On Red FM 106.7 The Evening Show, a Punjabi radio show from Calgary, the host commented that the poor economic standing of the migrant workers did not allow them the freedom of choice to quit their jobs because of dangerous working conditions. A guest doctor on the show added that since “companies want to make a profit and cut costs, they don’t care about how immigrants or temporary workers live,” that is, in group housing. Another host on the show noted that, “Since the workers at the plant are temporary foreign workers, they are afraid to speak up because it may cost them their job and consequently their permanent residence.” These factors coalesced together to lead to an unfair stigmatization of the Filipino community. The virus, if anything, has laid bare the deep inequalities present in our society and remains far from being the “great equalizer.”
WEB - Sing Tao Vancouver - Vancouver, 06/05/2020 - News, Chinese
Image Source: Sing Tao Vancouver website
Summary Translation: No byline - The Victoria Immigrant and Refugee Centre Society has been tapped by the province to help communities deal with hate activity and racism amid what the B.C. government describes as a rise in attacks against people of Asian heritage. Executive director David Lau said the group "is very proud to lead the important work being done in B.C. communities to stop the spread of racism and end the recent spikes in hate crimes." The society has been given $240,000 for the year. The group hopes to meet with community leaders from around the province. B.C.'s Minister of Citizens' Services Anne Kang said recent allegations of racially motivated attacks toward people of Asian heritage during the COVID 19 pandemic have been very concerning.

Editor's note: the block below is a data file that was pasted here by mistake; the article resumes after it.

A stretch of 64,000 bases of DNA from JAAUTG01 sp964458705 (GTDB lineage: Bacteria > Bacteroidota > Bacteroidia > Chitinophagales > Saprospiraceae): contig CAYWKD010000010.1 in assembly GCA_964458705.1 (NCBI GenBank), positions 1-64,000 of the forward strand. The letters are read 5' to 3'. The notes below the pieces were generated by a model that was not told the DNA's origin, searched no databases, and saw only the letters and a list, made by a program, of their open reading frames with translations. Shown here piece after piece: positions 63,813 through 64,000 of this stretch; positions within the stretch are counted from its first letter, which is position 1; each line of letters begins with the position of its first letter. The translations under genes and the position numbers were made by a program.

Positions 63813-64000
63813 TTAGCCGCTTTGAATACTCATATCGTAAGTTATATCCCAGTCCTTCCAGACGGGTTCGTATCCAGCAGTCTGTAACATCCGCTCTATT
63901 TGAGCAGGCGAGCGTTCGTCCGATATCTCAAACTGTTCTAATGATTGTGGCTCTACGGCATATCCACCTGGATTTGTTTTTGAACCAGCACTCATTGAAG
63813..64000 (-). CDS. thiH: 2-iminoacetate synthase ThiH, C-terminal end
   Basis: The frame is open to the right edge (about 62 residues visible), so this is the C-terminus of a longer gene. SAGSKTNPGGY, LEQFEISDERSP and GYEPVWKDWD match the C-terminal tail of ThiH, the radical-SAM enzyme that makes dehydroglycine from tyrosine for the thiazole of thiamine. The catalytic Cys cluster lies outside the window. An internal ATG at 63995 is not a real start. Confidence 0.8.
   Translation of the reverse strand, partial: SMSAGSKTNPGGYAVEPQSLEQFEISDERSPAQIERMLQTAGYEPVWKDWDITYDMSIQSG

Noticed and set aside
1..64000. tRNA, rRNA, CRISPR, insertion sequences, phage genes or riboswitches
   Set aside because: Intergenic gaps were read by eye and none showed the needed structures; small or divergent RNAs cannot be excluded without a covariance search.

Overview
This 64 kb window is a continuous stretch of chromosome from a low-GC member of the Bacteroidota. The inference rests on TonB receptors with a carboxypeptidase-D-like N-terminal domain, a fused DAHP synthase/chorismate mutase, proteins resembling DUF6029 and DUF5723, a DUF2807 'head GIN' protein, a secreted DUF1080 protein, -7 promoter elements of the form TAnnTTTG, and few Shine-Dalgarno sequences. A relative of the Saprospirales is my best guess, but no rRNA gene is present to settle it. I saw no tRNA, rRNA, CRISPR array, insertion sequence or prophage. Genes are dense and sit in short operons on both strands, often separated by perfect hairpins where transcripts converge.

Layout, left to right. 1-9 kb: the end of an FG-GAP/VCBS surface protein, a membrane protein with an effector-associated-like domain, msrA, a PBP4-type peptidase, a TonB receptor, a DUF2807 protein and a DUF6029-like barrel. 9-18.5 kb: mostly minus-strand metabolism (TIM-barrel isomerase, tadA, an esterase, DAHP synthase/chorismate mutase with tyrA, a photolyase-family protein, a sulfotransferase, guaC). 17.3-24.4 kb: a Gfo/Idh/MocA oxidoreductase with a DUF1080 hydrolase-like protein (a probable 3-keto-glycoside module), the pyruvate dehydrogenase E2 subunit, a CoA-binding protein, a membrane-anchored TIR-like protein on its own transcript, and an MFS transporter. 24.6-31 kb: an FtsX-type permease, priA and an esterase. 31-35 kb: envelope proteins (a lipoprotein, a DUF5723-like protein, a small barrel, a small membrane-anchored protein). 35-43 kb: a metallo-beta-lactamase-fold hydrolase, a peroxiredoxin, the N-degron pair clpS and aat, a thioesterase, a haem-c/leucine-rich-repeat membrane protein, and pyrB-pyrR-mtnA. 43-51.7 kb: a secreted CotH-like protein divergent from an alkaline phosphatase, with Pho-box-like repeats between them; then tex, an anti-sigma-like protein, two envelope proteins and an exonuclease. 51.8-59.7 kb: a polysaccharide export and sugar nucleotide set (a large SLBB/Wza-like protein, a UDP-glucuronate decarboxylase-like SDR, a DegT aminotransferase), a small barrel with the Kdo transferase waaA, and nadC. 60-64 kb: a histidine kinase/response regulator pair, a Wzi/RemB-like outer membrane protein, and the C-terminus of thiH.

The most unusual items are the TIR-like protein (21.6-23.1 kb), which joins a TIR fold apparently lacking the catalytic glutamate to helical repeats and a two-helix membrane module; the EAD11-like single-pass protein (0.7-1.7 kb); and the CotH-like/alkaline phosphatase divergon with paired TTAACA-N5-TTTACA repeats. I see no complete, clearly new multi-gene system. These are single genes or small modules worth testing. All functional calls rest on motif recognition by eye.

WEB - Van People - Vancouver, 04/05/2020 - ARTICLE, Chinese
Image Source: Van People website
Translated Summary: Wu Wei - Every May is Canada’s Asian Heritage Month. Unlike in previous years, May this year coincided with the COVID-19 pandemic, causing celebrations, exhibitions and performances to be cancelled. Cabinet Minister Bardish Chagger issued a statement on May 1 announcing the start of Asian Heritage Month. The theme of this year's Asian Heritage Month is "Asian Canadians: Unity in Diversity." Chagger’s statement said that Asian Canadians come from more than 20 countries and each has a unique culture. Chagger also said she was disturbed by the reappearance of discriminatory and racist words and actions. All Canadians should fight back and resist xenophobia and racial discrimination, whether online or in real life. She said that despite being unable to participate in or organize events, we can still work hard to understand the history of Asian Canadians.